History of Pathology & Cell Biology at Columbia

T. Mitchell Prudden and the First American Use of Vaccine

Dr. Prudden was a graduate of P&S and the first Chairman of the Pathology Department after it separated from the Department of Medicine in 1893.  In 1878, after graduating from P&S, he went to Europe where he learned the new science of bacteriology, which he brought back to a laboratory funded by the P&S Alumni Association. After returning to Germany in 1885 to take Robert Koch’s course in microbiology, Dr. Prudden founded the first bacteriology course for medical students in New York and probably in America. In 1892, he was instrumental in introducing microbiology to the New York Board of Health to screen for cholera and for diphtheria.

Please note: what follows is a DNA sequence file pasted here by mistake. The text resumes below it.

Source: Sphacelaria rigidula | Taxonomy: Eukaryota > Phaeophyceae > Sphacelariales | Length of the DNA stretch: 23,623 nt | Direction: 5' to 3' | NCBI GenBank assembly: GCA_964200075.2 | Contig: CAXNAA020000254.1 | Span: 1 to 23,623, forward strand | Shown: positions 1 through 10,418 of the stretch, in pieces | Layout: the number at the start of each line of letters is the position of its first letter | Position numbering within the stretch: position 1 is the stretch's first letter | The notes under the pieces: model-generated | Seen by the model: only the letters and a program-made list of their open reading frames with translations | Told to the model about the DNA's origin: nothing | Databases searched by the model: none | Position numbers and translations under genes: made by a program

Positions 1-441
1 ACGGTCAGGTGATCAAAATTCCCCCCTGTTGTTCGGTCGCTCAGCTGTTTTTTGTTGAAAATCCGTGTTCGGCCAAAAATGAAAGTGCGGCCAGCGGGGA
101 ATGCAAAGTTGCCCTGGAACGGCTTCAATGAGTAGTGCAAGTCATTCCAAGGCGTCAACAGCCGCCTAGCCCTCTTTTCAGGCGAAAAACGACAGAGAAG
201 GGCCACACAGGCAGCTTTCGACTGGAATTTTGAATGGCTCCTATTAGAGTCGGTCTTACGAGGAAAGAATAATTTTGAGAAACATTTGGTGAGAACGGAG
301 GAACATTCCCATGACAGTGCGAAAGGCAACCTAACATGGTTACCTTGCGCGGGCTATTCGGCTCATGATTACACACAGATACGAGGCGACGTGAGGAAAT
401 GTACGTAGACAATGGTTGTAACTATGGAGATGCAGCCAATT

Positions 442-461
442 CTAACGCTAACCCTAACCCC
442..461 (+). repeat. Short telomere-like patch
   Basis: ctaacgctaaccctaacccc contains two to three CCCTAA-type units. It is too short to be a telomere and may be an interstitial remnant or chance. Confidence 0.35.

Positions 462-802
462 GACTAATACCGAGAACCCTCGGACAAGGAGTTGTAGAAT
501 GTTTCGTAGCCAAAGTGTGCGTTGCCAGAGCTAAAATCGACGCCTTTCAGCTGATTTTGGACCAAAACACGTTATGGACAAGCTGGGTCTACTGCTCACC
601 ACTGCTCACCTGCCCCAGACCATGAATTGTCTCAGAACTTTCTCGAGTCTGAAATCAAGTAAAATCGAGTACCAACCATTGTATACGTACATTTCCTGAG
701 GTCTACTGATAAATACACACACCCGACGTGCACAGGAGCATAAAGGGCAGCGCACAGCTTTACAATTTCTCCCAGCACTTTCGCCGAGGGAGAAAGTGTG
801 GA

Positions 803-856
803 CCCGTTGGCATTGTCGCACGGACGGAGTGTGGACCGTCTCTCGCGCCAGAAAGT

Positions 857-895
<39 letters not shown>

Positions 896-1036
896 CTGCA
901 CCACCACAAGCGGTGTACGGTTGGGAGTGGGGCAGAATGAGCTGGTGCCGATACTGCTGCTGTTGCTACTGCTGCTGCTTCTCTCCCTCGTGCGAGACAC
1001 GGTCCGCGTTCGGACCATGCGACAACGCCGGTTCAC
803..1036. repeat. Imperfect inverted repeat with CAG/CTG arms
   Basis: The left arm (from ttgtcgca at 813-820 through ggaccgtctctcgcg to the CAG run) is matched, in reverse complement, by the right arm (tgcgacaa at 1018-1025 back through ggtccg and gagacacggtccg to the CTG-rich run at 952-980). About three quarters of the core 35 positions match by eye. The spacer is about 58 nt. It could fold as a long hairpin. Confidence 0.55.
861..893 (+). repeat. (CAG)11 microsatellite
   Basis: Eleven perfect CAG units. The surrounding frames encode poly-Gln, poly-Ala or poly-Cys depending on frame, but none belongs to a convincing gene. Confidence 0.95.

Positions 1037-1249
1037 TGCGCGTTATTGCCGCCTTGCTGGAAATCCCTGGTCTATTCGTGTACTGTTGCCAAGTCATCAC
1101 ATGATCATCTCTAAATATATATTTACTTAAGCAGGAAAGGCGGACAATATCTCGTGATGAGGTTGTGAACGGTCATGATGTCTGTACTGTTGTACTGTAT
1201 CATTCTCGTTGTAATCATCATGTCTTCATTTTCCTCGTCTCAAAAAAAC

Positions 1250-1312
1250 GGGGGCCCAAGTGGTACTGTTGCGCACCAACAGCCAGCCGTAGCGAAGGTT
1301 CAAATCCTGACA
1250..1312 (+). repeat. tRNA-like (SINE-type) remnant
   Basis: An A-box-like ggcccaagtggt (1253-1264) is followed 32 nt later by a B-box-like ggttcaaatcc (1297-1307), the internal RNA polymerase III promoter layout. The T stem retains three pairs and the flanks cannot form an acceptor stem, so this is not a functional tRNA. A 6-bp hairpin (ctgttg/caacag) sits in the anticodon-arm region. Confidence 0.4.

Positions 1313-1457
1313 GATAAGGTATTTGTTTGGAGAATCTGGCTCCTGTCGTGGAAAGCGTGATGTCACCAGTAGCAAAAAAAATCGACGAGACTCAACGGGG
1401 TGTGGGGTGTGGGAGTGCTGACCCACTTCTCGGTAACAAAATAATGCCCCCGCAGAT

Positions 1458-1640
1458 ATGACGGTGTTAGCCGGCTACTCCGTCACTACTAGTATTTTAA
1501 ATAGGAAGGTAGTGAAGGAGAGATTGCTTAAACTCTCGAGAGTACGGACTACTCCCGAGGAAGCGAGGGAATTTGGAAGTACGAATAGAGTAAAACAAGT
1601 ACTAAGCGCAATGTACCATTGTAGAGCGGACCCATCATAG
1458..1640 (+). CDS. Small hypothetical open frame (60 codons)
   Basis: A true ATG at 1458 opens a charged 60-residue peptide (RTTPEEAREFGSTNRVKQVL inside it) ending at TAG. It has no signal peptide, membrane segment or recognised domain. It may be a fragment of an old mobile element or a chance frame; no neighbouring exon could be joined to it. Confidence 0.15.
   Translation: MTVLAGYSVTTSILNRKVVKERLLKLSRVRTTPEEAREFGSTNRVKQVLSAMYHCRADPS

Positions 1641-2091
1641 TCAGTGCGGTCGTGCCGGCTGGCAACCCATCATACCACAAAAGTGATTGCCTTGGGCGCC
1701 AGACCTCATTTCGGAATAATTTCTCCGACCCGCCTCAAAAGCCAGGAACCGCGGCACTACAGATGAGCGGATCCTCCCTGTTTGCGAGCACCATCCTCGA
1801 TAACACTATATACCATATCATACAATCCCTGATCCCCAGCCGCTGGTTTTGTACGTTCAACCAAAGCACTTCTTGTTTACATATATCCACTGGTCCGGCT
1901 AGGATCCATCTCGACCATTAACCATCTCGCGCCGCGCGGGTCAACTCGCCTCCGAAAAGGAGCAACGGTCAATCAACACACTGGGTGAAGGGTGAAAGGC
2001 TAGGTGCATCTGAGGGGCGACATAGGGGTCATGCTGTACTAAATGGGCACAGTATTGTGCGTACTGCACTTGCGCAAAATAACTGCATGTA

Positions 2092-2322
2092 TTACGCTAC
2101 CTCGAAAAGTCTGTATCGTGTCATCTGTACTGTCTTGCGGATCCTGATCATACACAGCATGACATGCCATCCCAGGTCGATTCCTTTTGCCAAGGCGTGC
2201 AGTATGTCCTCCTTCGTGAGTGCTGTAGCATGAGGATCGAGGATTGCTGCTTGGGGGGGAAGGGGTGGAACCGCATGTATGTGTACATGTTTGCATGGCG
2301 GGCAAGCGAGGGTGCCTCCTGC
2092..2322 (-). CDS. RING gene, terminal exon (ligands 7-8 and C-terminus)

When Emile Roux in Paris created the first large scale antitoxin by inoculating horses with diphtheria toxin - and showed that it controlled the disease if given early enough - Prudden petitioned the Board of Estimate for money to buy horses. They refused - it was 1894 and Tammany Hall controlled the city. Patronage was their major concern, not the public welfare. Dr. Prudden resigned from the Board of Health. He and his colleague Herman Biggs bought their own horses in December of 1894 and made antitoxin. They launched a successful newspaper campaign in the New York Herald for public funding.  The horse serum from Drs. Prudden and Biggs was the first effective treatment of an infectious disease in America.  Dr. Prudden was one of the great forces for a national bureau of health. He felt that it should be staffed by experienced scientists and not “the flotsam and jetsam of the political ocean, from which too often strange, uncouth things are stranded in offices where malfeasance may mean death to some, disease to many.”

 
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